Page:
The rule that liability for aiding and abetting is limited to those with a duty to disclose is based on the common-law principle that “since there is ordinarily no duty to take affirmative steps to interfere, mere presence at the commission of the wrong ․ is not enough to charge one with responsibility.” W. Page Keeton et al., Prosser & Keeton on the Law of Torts § 46 at 323-24 (5th ed.1984); see Kolbeck, 939 F.Supp. at 247 (incorporating the common-law requirement into the test for aiding and abetting breach of fiduciary duty). We think that the duty “to prevent a diversion” described in Bischoff and Home Savings-whether or not it is specifically designated as a “fiduciary” duty-encompasses such a duty to interfere as that contemplated by the First Department in Kaufman.9
Because of their duty to prevent a diversion, the defendant banks in this case stand on very different footing from, for example, the defendants in Sharp, who had “no affirmative duty under New York law to inform [the looted corporation], [its] existing creditors, or [its] prospective creditors of [the] fraud,” Sharp, 403 F.3d at 52 n. 2., no “duty to consider the interests of anyone else,” id. at 52, and no duty “to precipitate its own loss in order to protect lenders that were less diligent,” id. at 53. As discussed in Part III.B., above, when put on notice of a misappropriation of trust funds, the banks in this case were obligated to take reasonable steps to prevent the misappropriation that an investigation would uncover.10
VII. Reassignment on Remand
Because we have been given no reason whatever to think that the district court will be unable to-or could reasonably be perceived to be unable to-faithfully apply the law on remand, see Mackler Prods., Inc. v. Cohen, 225 F.3d 136, 146-47 (2d Cir.2000), we deny the plaintiffs' request for reassignment of this case to a different district court judge on remand.
For the foregoing reasons, we vacate the judgment of the district court insofar as it dismissed individual plaintiffs' claims for negligence and for aiding and abetting breach of fiduciary duty against the defendant banks in which those plaintiffs' funds were deposited and insofar as it dismissed plaintiff Regal Trade's claim for fraud against defendant Sterling Bank, and remand. In all other respects, we affirm the judgment of the district court.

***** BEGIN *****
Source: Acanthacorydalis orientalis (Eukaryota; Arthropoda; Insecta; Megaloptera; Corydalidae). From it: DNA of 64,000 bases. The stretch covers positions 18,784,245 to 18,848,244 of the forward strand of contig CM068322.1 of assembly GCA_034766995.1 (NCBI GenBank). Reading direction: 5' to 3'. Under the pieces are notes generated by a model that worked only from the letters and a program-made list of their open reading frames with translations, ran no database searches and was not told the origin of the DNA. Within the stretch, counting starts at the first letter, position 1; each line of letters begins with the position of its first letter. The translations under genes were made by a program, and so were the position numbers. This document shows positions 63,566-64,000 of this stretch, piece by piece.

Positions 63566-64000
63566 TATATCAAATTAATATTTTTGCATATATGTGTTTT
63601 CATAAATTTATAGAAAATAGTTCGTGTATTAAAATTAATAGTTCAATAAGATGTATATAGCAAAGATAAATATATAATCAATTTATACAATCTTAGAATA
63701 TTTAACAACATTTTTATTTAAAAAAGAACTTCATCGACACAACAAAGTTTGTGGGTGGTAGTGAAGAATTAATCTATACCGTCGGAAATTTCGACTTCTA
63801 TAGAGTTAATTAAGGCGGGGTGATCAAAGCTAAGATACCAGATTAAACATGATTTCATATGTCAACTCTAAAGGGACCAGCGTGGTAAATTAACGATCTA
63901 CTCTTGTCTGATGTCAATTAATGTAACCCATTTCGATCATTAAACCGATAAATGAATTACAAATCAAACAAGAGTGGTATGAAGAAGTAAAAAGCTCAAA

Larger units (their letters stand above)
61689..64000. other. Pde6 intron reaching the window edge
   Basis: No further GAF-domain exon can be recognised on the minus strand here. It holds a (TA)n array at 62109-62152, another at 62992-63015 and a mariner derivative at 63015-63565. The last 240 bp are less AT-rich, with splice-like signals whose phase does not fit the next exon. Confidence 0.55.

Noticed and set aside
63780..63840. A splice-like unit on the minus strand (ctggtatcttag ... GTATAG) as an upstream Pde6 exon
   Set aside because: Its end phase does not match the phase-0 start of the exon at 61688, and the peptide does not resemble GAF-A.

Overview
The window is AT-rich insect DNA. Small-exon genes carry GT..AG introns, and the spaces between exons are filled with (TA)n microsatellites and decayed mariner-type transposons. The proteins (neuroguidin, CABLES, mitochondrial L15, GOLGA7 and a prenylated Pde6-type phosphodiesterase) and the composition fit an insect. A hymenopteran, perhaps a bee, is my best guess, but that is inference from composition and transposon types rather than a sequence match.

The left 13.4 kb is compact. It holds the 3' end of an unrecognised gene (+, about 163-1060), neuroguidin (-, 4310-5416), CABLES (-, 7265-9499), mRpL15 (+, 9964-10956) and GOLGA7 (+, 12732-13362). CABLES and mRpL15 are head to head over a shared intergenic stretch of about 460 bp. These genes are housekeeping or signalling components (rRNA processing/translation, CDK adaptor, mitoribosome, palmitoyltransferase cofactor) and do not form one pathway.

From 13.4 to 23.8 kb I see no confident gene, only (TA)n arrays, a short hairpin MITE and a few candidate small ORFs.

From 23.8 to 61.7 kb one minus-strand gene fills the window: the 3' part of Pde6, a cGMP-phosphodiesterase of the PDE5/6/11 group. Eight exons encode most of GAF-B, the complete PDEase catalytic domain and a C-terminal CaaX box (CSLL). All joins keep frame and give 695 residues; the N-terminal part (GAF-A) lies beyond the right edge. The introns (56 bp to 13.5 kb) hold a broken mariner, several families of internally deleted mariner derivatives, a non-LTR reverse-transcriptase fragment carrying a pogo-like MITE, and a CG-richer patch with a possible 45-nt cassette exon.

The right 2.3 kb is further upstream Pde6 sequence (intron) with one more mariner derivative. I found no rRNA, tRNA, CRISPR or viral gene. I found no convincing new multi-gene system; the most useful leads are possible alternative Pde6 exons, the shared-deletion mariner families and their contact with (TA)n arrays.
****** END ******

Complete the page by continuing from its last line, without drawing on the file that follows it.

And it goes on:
1. IOLA stands for “Interest On Lawyers Account.”An IOLA is a creation of New York State statute, and is defined as “an unsegregated interest-bearing deposit account ․ for the deposit by an attorney of qualified funds.” N.Y. Jud. Law § 497(1) (McKinney Supp.1991). In turn, “qualified funds” are statutorily defined as,monies received by an attorney in a fiduciary capacity from a client or beneficial owner and which, in the judgment of the attorney, are too small in amount or are reasonably expected to be held for too short time to generate sufficient interest to justify the expense of administering a segregated account for the benefit of the client or beneficial owner.Id. at § 497(2). The interest earned by an IOLA is remitted directly to the state IOLA fund, and is used by New York to pay for legal assistance for the poor, and to improve the administration of justice generally. See id. at § 497(6)(c)(i).Peoples Westchester Sav. Bank v. FDIC, 961 F.2d 327, 329 (2d Cir.1992).Some states refer to the accounts as IOLTA, for “Interest On Lawyers Trust Account.”Every State in the Nation and the District of Columbia have followed Florida's lead and adopted an IOLTA program, either through their legislatures or their highest courts. The result is that, whereas before 1980 the banks retained the value of the use of the money deposited in non-interest-bearing client trust accounts, today, because of the adoption of IOLTA programs, that value is transferred to charitable entities providing legal services for the poor. The aggregate value of those contributions in 2001 apparently exceeded $200 million.Brown v. Legal Found., 538 U.S. 216, 221-22, 123 S.Ct. 1406, 155 L.Ed.2d 376 (2003) (footnotes omitted).